Sigmaringen is a cultural and historic landmark in the middle of the state of Baden-Württemberg. Considered to be in the lower south of the Swabian Alb, this town dates back to the Middle Ages, around 1077. This summer we were delighted to visit this quaint, clean and blooming city.
This welcoming town had flowers in every flower box and picturesque half-timbered buildings straight out of a nursery rhyme. Also during the summer months June to August, Sigmaringen celebrates with an annual flower festival. While we were there, we also heard a lovely children’s band playing on the square.
This Prussian-Hohenzollern gem of a home is so rich in history and beauty that almost every king or prince who came here decided to live here. It is evident throughout the tour that each wing had been renovated or brought up-to-date. The castle of royalty also has a French connection which was established during World War II. After the Allied invasion of France, Sigmaringen became home to the French Army and the Vichy government.
Our search for the castle was a challenge. Because we were so busy admiring the beauty of this town on the Danube River, we didn’t notice these “blue” castle signs right away.
Sometimes directionally challenged, I eventually found the castle; however, the entrance was a twisting walk up a steep hill. And though the tours are in German, they do offer an English booklet that follows along with the German tour. The website does indicate that “foreign language” tours are available for groups of 15 or more if reserved in advance. The tour costs €9 per person and lasts approximately an hour.
Sigmaringen Castle has the largest medieval and historic armory and military collection in the area. Although pictures and video were not allowed inside the castle, their gift store had many postcards (with the armory and military collection) for you to choose from.
Catching a Bite…
Although you can always find a place to eat in any Altstadt (old town) of most German towns and not be disappointed, this time we did some research. We found a wonderful Italian pizzeria restaurant, Pizza Express Italiana, not too far from the castle.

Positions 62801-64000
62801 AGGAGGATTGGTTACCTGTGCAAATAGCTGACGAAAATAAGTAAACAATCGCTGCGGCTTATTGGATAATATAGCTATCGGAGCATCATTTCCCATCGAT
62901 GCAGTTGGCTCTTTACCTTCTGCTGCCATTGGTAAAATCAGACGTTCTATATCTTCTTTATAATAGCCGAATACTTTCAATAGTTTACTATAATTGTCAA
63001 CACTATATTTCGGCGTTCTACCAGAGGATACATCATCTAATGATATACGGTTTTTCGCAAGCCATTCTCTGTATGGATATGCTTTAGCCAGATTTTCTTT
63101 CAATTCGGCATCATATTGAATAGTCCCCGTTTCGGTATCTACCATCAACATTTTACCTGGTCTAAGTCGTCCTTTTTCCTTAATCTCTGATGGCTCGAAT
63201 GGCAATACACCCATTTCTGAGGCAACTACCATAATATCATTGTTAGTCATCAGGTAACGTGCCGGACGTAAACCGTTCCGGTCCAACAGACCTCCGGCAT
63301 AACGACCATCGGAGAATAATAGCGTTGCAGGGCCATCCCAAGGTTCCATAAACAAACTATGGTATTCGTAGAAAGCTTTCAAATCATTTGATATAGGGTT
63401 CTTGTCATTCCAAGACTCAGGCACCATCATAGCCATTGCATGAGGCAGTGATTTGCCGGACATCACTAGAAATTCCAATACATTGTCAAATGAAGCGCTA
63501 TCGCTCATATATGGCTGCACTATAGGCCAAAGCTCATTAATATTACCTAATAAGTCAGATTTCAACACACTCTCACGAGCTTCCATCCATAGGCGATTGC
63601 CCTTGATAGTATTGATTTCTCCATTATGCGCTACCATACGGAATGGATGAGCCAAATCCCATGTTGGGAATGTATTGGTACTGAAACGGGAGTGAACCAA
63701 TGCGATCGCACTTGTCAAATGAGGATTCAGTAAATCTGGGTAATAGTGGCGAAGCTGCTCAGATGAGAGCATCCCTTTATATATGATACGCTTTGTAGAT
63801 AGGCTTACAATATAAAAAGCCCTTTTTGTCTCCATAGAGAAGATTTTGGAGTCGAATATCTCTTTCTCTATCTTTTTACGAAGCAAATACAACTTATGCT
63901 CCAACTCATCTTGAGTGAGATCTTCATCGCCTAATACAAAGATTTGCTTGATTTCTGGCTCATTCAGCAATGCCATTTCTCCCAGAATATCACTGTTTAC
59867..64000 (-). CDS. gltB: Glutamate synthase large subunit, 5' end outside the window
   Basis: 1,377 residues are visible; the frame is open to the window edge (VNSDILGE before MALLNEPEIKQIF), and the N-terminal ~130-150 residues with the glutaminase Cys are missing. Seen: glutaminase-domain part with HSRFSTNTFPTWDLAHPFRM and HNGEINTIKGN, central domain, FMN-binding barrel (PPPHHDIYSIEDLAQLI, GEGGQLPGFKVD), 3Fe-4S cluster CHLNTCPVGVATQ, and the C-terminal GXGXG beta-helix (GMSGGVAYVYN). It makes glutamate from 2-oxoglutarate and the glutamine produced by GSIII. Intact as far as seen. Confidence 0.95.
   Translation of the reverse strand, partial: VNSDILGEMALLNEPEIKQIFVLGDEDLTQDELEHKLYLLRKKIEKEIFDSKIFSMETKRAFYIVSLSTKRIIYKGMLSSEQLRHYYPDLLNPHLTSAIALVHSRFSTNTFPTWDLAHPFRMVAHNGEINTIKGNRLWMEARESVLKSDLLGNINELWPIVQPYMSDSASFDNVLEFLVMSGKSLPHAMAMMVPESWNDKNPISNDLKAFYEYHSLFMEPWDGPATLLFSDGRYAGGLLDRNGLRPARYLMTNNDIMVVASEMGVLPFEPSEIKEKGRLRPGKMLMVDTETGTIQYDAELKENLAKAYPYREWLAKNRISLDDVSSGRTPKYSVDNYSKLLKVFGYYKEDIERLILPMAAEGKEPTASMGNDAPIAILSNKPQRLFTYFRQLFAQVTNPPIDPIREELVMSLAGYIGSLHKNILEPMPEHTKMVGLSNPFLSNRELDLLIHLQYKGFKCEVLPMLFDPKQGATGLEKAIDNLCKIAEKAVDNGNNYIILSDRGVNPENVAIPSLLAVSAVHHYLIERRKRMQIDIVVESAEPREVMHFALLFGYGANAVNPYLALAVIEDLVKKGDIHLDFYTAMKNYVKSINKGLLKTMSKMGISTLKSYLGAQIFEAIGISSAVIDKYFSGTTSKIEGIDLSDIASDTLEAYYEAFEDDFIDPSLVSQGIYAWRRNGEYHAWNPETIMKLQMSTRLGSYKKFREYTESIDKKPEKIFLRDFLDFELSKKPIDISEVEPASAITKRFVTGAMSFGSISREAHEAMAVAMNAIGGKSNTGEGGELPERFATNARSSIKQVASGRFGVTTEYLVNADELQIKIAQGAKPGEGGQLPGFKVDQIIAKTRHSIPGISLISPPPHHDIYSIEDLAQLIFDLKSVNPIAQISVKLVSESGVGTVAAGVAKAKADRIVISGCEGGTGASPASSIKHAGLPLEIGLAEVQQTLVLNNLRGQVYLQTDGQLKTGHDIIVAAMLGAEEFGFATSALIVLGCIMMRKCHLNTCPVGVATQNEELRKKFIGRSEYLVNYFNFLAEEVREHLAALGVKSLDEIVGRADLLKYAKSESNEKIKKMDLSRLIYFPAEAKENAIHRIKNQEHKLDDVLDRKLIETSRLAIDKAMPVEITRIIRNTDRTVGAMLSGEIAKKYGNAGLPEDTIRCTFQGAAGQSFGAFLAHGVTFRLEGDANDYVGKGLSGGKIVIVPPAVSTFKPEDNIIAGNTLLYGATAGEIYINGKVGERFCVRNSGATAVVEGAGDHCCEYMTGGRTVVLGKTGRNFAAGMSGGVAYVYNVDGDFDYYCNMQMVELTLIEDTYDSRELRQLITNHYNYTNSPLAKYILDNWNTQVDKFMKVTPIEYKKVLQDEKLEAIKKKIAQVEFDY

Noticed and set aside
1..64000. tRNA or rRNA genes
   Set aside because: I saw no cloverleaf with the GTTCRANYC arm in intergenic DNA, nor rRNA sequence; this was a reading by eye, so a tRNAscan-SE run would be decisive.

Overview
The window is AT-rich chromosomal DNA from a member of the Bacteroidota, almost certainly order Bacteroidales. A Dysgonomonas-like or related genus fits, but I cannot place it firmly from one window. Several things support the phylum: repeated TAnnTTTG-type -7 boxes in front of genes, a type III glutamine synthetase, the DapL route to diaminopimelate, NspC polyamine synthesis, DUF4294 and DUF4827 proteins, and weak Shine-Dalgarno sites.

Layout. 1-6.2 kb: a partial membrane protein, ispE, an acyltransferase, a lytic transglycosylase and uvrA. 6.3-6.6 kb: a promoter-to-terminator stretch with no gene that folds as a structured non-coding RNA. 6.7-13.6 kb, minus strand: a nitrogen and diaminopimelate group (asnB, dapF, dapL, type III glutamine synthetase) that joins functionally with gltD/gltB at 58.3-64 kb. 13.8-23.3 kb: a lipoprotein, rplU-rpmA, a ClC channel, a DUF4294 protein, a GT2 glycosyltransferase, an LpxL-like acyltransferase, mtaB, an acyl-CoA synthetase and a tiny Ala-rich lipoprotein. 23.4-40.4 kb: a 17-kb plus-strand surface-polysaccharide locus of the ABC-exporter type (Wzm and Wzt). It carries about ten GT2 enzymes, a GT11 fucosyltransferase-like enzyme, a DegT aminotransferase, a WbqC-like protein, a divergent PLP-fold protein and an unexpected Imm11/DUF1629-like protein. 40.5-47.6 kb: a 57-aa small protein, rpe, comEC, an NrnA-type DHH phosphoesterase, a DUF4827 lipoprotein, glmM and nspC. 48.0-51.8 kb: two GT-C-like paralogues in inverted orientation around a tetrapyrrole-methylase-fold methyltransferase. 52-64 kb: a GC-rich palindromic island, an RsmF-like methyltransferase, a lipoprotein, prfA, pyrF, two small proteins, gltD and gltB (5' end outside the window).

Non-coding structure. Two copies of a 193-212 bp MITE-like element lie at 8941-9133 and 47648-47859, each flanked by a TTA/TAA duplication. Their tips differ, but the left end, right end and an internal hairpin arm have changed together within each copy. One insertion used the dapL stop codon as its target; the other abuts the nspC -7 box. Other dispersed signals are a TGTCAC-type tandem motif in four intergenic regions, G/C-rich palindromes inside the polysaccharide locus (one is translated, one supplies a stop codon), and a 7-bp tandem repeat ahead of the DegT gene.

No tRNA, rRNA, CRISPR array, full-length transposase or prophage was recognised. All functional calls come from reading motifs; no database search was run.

Our little group always enjoy a good pizza, especially when it’s delicious and affordable. Even though there was some construction around the restaurant, it was worth the trip. The restaurant was given high marks by TripAdvisor as well as the wait staff was quite friendly and welcoming.
How to Get There
Getting to Sigmaringen was tricky as there was quite a bit of construction and Staus (traffic jams) on the highway. Even though my GPS re-routed us a few times, our final route made it just a little bit longer. Being situated near Sonnenbühl and Reutlingen, I absolutely love this area of Baden-Württemberg. This sunny part of the region is joyful to visit.
We finally arrived but parking was also a little bit difficult. We couldn’t really find the big blue “P” signs, but we eventually did find street parking for a few hours and walked to the city center.
We also found the information center in town, which was very close to the bus station and it looked like it had train access too. If you haven’t discovered the big “i” signs in most towns yet, it they will help you with tourist sights-to-see, castles and city events, etc. The information center is a phenomenal resource and often has workers who speak very good English.
Sigmaringen is a day trip from Stuttgart! And if you love visiting Höhenzollern, you will not be disappointed in this town and castle either. Sigmaringen is 1 hour and 30 minutes south of Stuttgart, 3 hours and 30 minutes southeast of Kaiserslautern and 3 hours and 35 minutes south of Wiesbaden. For train details, click on DB Bahn.
Author’s Profile: Wendy Payne is a military spouse and lives with her family in Stuttgart, Germany. She is a freelance writer, blogger and photographer. She also enjoys gardening, hiking, yoga and sharing Europe with people.
Featured Image Photo Credit: © Wendy Payne